We made the modeling in STEP1, so we know the matrices A, B and H. Most probably, they will be numerical constants. And even most probably, they'll be equal to 1. I suggest you to re-write these equations and see how simplified will these equations become. (if you're lazy enough not to do it, I'll do it for you in the Example below).
The most remaining painful thing is to determine R and Q. R is rather simple to find out, because, in general, we're quite sure about the noise in the environment. But finding out Q is not so obvious. And at this stage, I can't give you a specific method.
To start the process, we need to know the estimate of x0, and P0.
|Answers to Silly Questions|
Can I deploy Kalman Filter to all Digital Signal Processing problems?
I've seen lots of papers that use Kalman Filter for a variety of problems, such as noise filtering, sub-space signal analysis, feature extraction and so on. The bottom line is, you can use Kalman Filter with a quite approximation and clever modeling.
Can I use it for Image Processing?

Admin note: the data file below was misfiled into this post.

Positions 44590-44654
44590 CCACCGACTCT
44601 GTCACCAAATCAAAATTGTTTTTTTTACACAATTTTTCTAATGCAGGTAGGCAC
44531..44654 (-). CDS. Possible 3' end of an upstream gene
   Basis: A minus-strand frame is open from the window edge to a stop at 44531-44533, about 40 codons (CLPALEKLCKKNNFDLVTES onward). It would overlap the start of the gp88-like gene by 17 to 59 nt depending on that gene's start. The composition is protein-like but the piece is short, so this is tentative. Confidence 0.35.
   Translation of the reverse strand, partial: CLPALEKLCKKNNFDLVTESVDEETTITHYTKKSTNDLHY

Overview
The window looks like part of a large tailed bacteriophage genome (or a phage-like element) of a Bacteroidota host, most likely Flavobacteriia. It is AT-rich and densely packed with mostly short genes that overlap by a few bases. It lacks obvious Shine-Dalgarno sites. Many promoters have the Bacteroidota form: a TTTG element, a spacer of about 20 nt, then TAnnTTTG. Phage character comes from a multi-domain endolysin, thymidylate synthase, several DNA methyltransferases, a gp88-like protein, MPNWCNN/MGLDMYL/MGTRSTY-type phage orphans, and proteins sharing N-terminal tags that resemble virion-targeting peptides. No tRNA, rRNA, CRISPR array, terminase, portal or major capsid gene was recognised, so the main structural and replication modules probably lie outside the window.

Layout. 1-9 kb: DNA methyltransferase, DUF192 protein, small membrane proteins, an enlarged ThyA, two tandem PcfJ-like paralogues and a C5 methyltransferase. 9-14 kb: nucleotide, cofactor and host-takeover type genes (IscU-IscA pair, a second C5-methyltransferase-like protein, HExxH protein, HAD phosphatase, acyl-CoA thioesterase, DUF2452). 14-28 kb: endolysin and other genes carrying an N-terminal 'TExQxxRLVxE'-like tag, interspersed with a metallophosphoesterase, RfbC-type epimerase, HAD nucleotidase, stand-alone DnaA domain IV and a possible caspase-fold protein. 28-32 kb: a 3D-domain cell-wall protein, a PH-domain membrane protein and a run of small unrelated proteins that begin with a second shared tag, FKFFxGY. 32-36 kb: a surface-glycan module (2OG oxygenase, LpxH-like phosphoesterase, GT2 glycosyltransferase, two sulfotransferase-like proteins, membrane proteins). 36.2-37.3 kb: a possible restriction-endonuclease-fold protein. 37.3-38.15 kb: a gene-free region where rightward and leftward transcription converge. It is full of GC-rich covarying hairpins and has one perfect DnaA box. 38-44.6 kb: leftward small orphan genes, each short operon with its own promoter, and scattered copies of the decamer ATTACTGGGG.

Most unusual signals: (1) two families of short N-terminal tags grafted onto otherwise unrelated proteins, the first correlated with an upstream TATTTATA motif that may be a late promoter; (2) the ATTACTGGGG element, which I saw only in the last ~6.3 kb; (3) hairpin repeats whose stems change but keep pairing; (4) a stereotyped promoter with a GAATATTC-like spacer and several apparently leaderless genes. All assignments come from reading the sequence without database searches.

Where do we find these Time Update and Measurement Update equations? It seems that they suddenly appeared from nowhere.
You can derive it from the linear stochastic difference equation (the equations in STEP 1), by taking the partial derivative and setting them to zero(for minimizing the estimation error). Of course they're hard and time consuming.
Now let's try to estimate a scalar random constant, such as a "voltage reading" from a source. So let's assume that it has a constant value of aV (volts) , but of of course we some noisy readings above and below a volts. And we assume that the standard deviation of the measurement noise is 0.1 V.
Now let's build our model:
As I promised earlier, we reduced the equations to a very simple form.
• Above all, we have a 1 dimensional signal problem, so every entity in our model is a numerical value, not a matrix.
• We have no such control signal uk, and it's out of the game